Charcoal for Drawing

Vine Willow Charcoal

VINE CHARCOAL is typically created by the slow burning of willow branches (see article : how to make charcoal) to create a smooth charcoal that is easy to draw and sketch with, and can be purchased in a variety of hardness’s. Occasionally, a manufacturer will shape the sticks to give a more unified appearance, but just as a banana, chosen for its shape by the supermarkets, tastes no different from any other, it really doesn’t matter much what shape your charcoal sticks come in. When gum binder is added, the charcoal (known as compressed charcoal) can achieve richer blacks, but is less malleable as a result. Compressed charcoal can be bought in stick form and is typically what you will find in charcoal pencils.

Willow charcoal has an even consistency, and can easily be removed by rubbing with your hand or a piece of material. This also makes it ideal for use as an under drawing for oil painting, though it is important to fix the drawing in some manner. The softness of the vine does mean the sticks quickly lose their fine edges, but this is something that can be overcome either by technique in drawing and/or by using sandpaper to keep a sharp point (see below).

Historically willow charcoal was also used in tablet form for gastric and intestinal disorders such as indigestion, heartburn, acid stomach as well as hiding the smell of bad breath from smoking!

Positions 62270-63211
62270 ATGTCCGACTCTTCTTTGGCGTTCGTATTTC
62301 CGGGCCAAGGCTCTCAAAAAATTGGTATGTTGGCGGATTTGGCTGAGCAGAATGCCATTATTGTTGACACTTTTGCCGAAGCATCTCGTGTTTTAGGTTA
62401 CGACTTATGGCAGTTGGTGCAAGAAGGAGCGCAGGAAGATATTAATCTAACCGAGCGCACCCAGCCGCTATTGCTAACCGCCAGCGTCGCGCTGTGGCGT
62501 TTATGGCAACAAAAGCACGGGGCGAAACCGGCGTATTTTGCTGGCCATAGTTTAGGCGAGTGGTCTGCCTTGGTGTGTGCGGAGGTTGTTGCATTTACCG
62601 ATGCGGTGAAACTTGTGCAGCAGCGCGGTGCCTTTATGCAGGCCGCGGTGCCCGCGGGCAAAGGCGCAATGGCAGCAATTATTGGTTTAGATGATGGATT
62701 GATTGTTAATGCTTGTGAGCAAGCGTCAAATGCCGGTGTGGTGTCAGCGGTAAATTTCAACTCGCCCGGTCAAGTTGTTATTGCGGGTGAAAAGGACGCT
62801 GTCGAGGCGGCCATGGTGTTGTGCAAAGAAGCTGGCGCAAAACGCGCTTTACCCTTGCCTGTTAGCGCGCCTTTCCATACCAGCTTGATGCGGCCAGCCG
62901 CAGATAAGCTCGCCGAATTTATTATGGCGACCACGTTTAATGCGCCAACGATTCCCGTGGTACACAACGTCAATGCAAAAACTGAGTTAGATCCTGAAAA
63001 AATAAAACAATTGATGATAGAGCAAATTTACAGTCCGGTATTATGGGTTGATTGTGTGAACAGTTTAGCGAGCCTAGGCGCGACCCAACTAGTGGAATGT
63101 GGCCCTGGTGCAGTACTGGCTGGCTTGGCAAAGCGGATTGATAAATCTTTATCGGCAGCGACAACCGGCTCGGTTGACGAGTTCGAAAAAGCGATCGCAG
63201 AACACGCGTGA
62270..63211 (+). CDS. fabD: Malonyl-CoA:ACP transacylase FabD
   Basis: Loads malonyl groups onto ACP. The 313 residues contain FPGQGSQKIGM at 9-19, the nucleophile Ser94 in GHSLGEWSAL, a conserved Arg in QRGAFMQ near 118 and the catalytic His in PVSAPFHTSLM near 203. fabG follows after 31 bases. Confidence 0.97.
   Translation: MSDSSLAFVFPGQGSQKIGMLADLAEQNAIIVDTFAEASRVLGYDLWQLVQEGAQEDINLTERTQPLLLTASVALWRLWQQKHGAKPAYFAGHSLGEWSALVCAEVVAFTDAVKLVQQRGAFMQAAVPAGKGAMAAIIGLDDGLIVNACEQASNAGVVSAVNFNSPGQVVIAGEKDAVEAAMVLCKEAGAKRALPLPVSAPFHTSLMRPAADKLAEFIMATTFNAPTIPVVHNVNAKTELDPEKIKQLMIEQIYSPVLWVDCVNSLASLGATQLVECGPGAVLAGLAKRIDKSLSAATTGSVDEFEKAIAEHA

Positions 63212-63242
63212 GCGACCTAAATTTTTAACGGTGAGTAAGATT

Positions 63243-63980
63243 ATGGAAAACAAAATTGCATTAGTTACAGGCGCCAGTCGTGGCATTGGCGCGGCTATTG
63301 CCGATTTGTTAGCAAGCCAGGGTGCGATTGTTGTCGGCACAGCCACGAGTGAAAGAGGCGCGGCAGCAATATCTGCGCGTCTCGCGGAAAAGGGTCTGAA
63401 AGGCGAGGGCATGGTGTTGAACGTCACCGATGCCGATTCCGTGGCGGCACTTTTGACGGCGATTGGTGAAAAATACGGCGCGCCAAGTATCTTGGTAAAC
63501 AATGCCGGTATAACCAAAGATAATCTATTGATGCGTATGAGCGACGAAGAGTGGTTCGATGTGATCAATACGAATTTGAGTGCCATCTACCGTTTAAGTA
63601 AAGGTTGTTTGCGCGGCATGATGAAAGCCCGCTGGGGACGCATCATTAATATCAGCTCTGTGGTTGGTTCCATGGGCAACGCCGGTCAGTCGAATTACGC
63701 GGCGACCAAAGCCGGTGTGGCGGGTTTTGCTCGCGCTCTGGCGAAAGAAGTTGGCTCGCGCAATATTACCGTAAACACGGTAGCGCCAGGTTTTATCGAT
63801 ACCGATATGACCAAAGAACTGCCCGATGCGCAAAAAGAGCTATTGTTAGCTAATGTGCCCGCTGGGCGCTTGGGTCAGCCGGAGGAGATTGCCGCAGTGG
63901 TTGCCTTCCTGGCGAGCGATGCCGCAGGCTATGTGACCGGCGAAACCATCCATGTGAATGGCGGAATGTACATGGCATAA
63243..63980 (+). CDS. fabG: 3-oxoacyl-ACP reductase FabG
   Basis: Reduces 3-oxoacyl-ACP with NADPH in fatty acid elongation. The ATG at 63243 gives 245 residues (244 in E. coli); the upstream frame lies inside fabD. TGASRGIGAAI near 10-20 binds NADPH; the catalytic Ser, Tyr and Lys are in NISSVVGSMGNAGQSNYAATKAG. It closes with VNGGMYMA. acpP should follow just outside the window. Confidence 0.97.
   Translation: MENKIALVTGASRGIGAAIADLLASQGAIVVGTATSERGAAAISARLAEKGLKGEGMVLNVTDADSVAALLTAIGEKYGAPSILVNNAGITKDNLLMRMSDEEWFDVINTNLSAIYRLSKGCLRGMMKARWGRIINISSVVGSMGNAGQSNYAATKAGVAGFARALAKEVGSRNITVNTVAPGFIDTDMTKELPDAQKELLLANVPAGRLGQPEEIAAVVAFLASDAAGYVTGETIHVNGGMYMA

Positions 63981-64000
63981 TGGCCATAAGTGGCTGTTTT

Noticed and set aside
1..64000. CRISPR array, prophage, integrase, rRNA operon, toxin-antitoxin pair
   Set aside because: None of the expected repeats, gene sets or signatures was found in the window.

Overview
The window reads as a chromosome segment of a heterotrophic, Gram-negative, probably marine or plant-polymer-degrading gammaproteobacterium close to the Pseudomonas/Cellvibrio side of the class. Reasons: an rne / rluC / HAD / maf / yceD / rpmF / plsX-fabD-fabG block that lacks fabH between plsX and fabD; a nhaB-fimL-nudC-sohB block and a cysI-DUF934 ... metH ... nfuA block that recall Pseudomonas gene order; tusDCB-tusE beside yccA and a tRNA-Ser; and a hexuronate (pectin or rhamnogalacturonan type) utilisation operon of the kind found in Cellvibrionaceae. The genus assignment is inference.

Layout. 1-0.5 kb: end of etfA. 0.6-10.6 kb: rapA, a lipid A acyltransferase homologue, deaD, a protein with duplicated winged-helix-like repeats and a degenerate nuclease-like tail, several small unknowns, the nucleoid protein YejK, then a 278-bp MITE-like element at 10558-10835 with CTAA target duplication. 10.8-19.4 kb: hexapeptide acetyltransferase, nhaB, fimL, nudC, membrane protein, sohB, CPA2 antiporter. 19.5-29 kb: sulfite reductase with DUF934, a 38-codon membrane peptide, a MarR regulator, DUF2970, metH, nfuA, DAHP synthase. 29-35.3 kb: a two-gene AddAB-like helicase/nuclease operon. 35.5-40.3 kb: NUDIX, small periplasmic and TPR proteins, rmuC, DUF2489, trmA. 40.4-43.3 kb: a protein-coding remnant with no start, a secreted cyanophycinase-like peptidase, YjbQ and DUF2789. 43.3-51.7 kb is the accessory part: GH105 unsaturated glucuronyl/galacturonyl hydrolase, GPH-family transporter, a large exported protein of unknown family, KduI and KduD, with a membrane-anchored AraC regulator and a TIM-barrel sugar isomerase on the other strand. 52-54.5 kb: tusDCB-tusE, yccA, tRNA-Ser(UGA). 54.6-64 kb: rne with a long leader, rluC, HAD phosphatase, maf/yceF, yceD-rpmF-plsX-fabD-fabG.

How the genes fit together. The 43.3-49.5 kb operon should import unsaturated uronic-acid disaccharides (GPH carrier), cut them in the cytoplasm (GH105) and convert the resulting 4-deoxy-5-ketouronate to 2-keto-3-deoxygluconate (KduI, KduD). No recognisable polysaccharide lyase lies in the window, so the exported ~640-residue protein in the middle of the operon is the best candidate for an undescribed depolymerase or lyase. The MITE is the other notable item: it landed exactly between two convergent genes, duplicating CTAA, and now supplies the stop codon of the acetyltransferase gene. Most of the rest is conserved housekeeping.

How to Sharpen Vine Charcoal

charcoal, sharpening charcoal, vine, willow

The best means in which to sharpen your thin charcoal sticks is with a piece of sandpaper. Although there is no need to buy the dedicated blocks sold by art stockists, it is better to have small pieces in several layers. You will find a little goes a long way, as the particles of charcoal simply drop off the sandpaper. The block shown in the photograph above has lasted me countless years now, and I still have several unused sheets within the block.

Try not to breath in the dust (you’re not likely to benefit from any medicinal purposes!), but by all means, do collect it in some kind of sealable vessel, like a plastic or glass jar with a lid. You can buy powdered charcoal, but why not collect and use your own – it’s very useful for creating subtractive drawings (drawings where you tone the paper and then erase to create the picture), or applying with some kind of rag for toning larger areas of paper.
Hold your charcoal at approximately 45 degrees to your sandpaper and push the charcoal away from you. It won’t take long to develop a sharp edge. Depending on what you would like to achieve, you can either sharpen it down to a chisel edge, or as you push, slowly roll the charcoal between your fingers, and work towards developing a fine point. If you’re after details, try to make the point as long as possible, and try to ensure the stick you are sharpening is not too short in length.  Detailed drawing with vine charcoal does require a little more patience, as the point will not last long before it has to be reshaped. If you draw holding the charcoal at an angle to the paper, twisting as you go, you can prolong the point.

For anyone with an interest in charcoal, please visit our dedicated charcoal page, featuring exclusive and guest lessons, alongside books and other resources to help you along.


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